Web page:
Everywhere you look, MBA programs are opening up their applications to 2023 hopefuls, which signals that we’re entering the heart of the admissions season. To help in the early stages of your application journey, we’ve put together this list of 5 activities you should consider investing your time and energy into.
1. Do Thoroughly Learn About the MBAs You’re Targeting
A lot of times applicants will rely on research that only goes skin deep—sometimes, it doesn’t even go beyond looking at an MBA ranking. However, competitive MBA programs are (1) actively trying to weed out applicants that aren’t passionate about attending, hoping to keep their yields (the percentage of students that matriculate) high; and (2) assessing whether individuals understand how they fit professionally, academically and culturally into the program. If you don’t properly research the school, you won’t be able to articulate why it’s the best choice for you, either in the application or during an interview, not to mention you would perhaps risk choosing a program that’s doesn’t meet your objectives.
Ideally, you should take the time to understand everything from a school’s location, structure, methodology, courses and professors, to its events, student organizations and employment opportunities. Beyond just reading through the website, it could be invaluable to join some webinars and to reach out to current students and alumni. You don’t need to memorize everything on offer, but you should be able to identify a variety of tools and experiences that you’d be excited of taking advantage of and/or that would help you with your professional goals.
2. Do Understand Your Competition
It’s important to note what we mean by your competition. Your competition is not the average GMAT/GRE score and undergraduate GPA at a school; it’s your bucket—people with similar profiles in terms of education, work experience and personal background. You need to understand how successful applicants in your bucket worked to differentiate themselves beyond standard metrics. For instance, HBS is not just looking for a consultant with a high GMAT score and strong work experience, they’ll have multiple candidates applying with exactly that sort of background for a single seat, rather, the admissions committee wants to identify a unique enough consultant that he or she will both make a strong contribution to the class and fit their definition of an ‘HBS consultant‘. Without understanding your competition, you risk taking a shot in the dark.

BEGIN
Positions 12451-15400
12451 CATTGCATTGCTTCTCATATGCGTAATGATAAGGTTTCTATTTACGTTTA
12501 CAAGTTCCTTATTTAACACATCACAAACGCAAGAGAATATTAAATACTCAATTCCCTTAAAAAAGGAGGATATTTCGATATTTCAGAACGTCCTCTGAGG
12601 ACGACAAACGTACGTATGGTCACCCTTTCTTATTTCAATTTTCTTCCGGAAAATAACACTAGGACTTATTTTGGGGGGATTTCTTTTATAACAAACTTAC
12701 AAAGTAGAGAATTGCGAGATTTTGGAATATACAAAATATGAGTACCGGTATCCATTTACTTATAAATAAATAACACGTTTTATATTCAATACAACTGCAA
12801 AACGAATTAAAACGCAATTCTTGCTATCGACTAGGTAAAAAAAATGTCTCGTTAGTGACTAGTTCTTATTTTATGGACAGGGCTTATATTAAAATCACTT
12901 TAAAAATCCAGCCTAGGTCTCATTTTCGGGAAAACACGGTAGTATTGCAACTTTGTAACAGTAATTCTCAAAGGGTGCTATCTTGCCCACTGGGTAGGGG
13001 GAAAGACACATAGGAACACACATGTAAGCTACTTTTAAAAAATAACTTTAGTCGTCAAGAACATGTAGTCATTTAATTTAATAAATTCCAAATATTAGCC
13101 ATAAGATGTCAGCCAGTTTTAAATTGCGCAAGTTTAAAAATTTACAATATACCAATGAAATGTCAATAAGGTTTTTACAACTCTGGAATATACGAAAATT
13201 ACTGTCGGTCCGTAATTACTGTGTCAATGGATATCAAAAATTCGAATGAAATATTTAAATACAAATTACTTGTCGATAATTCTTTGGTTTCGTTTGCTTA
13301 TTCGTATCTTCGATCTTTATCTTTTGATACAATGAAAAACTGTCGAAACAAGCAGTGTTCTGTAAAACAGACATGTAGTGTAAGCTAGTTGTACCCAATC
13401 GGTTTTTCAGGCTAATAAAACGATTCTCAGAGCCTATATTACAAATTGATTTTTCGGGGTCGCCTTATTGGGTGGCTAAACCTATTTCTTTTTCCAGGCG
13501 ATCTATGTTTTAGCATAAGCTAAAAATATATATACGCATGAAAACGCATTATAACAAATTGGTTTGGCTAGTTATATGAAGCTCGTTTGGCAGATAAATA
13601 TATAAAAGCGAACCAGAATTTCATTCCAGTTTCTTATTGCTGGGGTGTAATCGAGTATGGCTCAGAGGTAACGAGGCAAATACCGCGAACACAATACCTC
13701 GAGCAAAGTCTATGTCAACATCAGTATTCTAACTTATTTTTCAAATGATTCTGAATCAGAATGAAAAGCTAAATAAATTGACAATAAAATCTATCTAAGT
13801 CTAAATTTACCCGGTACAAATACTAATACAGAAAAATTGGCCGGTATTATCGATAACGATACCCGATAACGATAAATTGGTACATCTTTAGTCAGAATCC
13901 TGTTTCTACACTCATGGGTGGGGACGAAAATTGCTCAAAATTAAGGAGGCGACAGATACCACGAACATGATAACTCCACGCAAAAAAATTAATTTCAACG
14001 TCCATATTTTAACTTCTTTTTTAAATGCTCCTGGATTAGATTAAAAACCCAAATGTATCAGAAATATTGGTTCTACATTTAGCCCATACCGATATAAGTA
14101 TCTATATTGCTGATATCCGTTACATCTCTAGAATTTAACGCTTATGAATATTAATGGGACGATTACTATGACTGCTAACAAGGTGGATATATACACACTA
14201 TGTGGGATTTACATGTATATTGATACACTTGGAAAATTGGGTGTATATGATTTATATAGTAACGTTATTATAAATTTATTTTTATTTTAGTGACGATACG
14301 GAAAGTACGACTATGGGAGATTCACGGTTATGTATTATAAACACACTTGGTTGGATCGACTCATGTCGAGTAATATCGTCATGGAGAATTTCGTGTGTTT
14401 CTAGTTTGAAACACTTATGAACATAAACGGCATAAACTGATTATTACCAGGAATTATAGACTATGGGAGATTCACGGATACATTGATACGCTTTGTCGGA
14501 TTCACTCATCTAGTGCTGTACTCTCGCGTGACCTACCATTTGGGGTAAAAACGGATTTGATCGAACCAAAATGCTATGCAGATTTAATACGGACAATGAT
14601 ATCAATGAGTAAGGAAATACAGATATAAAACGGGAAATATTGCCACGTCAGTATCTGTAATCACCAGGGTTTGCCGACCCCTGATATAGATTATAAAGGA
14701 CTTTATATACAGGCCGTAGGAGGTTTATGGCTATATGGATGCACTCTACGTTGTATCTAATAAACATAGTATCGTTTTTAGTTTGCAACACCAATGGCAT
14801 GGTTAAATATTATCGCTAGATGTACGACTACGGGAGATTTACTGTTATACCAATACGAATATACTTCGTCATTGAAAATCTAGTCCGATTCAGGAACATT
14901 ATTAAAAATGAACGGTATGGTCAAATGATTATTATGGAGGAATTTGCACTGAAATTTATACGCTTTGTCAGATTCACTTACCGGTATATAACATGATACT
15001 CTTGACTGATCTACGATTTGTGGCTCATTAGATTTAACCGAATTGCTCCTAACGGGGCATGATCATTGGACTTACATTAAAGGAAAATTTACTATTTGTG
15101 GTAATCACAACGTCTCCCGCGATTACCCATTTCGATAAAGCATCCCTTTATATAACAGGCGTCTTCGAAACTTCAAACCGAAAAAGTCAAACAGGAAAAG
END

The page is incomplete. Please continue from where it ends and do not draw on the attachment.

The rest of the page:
3. Do Have a Clear Idea of Your Message
Building on the previous points, messaging in admissions is vital. Once you understand how you can fit in and differentiate yourself, what your strengths and weaknesses are, and what the program can offer you, you’ll need to develop a clear, comprehensive and confident-sounding message. The resume, essays and recommendation letters need to be developed around this message, each complementing the other, while avoiding unnecessary redundancy. You want the adcom member reading your application to come away from it with a clear idea of who you are in concise terms and to be able to, in the best case, reference you by a central theme.
4. Do Understand the Time Requirements
Applications take more time than most people realize. Treat the application process as one of the more important pitches that you’ll be making in your life, as it will have an impact on the direction of your entire career. You can run across stories of applicants to the most competitive MBAs rewriting their essays 100s of times. While those are extreme examples, you should plan to spend a significant amount of time ideating, writing and editing content for the app. And, as you’re trying to develop a cohesive narrative, you have to also pay attention to how all of the elements play together. So, be prepared to consistently set time aside in front of your keyboard and to do so well in advance of the deadline. It would be even better if you can plan ahead to have some breaks in between your writing sessions in order to come back to the content with a fresh set of eyes.
5. Do Prepare Your Recommenders in Stages
One thing we see year after year is that recommenders can be a bit slow to produce, especially when they’re in time-intensive industries. So, we find the best way forward is to work with your recommenders in stages. Two months out from deadline, or as far out as you can, you want to start discussing your project with them and alert them to your interest in using them as a recommenders, which will help them become more invested in it. Once you’re about a month or two away from deadline, you’ll want to bring them more directly into the process by discussing with them your needs and the message you want to convey through their recommendations. Finally, make sure that they have access to the actual recommendation platforms for at least a month, so that they can set the proper time aside to work on the content, and then be sure to check in with them regularly. If you leave it up to chance, a recommender might only sit down to work on your letter the weekend before an app is due, which could impact quality and even set you back a round if they get delayed or have an emergency.
Looking to jumpstart your own application journey? Connect with us to find out how our Admissions Experts can maximize your chances and your time.